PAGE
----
18 Lessons Marching Band Teaches Our Kids: A Parent’s Perspective

Today’s guest blogger is Penny Ray.

My name is Penny Ray, and I’m a music parent. My husband and I have three teenagers: a sophomore who plays mellophone in her public high school marching band and French horn in the Wind Ensemble at school; an 8th grader who plays trumpet in the local homeschool concert band program; and an 8th grader on the autism spectrum who has not yet been introduced to a musical instrument.

My music experience is limited to the piano lessons that I begged for as a child (that proved piano was not my instrument) and to handbells at church beginning in my high school years. For most of my childhood, I attended a small, rural K-12 school with no band program.

That’s why I’m so glad my kids have the opportunity to march. In this post I’ll highlight 18 lessons that marching band teaches kids.

marching band stock photoMusic. Music affects the brain. Hearing it. Playing it. Especially playing it. The math involved in playing music keeps the brain active and growing. Music can uplift you when you’re down or dragging.

Neurological multi-tasking. Marching and playing at the same time is challenging, and marching band members meet the challenge of marching at one tempo while playing at another. The neuronal connections grown in marching band will benefit the students throughout life, for multi-tasking through college and in the workplace, and for multi-tasking as a parent.

Discipline. Long rehearsals. Memorize drill. Memorize music. Early is on time; on time is late. The discipline you experience and practice is a foundation for discipline later, through college, in the workplace, as a parent. The discipline of being a part of a team like a marching band is experience that you’ll take with you through life.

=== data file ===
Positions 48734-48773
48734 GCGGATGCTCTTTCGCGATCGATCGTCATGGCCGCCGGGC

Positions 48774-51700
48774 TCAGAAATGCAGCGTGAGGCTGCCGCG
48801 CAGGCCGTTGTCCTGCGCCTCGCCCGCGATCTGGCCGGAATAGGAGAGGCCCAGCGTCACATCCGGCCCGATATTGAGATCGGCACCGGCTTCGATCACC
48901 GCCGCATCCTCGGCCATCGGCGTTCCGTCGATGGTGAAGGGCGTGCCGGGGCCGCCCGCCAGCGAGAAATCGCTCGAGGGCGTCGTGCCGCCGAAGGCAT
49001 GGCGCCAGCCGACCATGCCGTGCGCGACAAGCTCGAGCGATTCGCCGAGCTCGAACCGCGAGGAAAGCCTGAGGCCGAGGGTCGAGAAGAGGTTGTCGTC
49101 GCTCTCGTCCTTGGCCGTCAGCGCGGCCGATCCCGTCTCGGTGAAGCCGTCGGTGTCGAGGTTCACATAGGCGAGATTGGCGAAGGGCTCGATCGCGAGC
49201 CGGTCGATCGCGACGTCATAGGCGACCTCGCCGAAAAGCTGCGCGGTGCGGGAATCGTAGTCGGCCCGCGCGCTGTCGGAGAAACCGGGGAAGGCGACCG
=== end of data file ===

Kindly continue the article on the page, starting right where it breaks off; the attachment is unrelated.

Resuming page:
Teamwork. Every part of a team is important. Every part contributes. There is amazing satisfaction in coming together with a team, working hard alongside and with a team, to perform a show. And the teamwork is very different from that of a sports team, where the goal is to defeat opponents in games. In sports, teams try to go after an opponent’s weakness and to shut down an opponent’s strong scorer. The teamwork in marching band is about individual and group self-improvement, competing with self, comparing results with self over time.

Camaraderie. Shared experiences over time build relationships and friendships. A job transfer moved our family across the country as my sophomore was ending her 8th grade year. We moved in time for her to attend every practice with the marching band. She began her freshman year in a new school in her new state with a posse of friends from the marching band. Marching band was a wonderful bridge between two states

Time management. From July through November, a good chunk of time will be consumed by rehearsals, football games, and contests. You give up a lot of computer time, video game time, free time during those months. Time management experience will serve you well throughout life.

Sacrifice. Band members get an opportunity to see the benefits of sacrificing what you want to do (computer chats, shopping, goofing off) for the good of the team. There is personal satisfaction in knowing as you are walking off the field together that the group had a good show. Seeing your scores improve throughout the season or from year to year is rewarding. Awards, medals, trophies from festivals and competitions are sweet tangible payoffs to the sacrifices band members make throughout the season.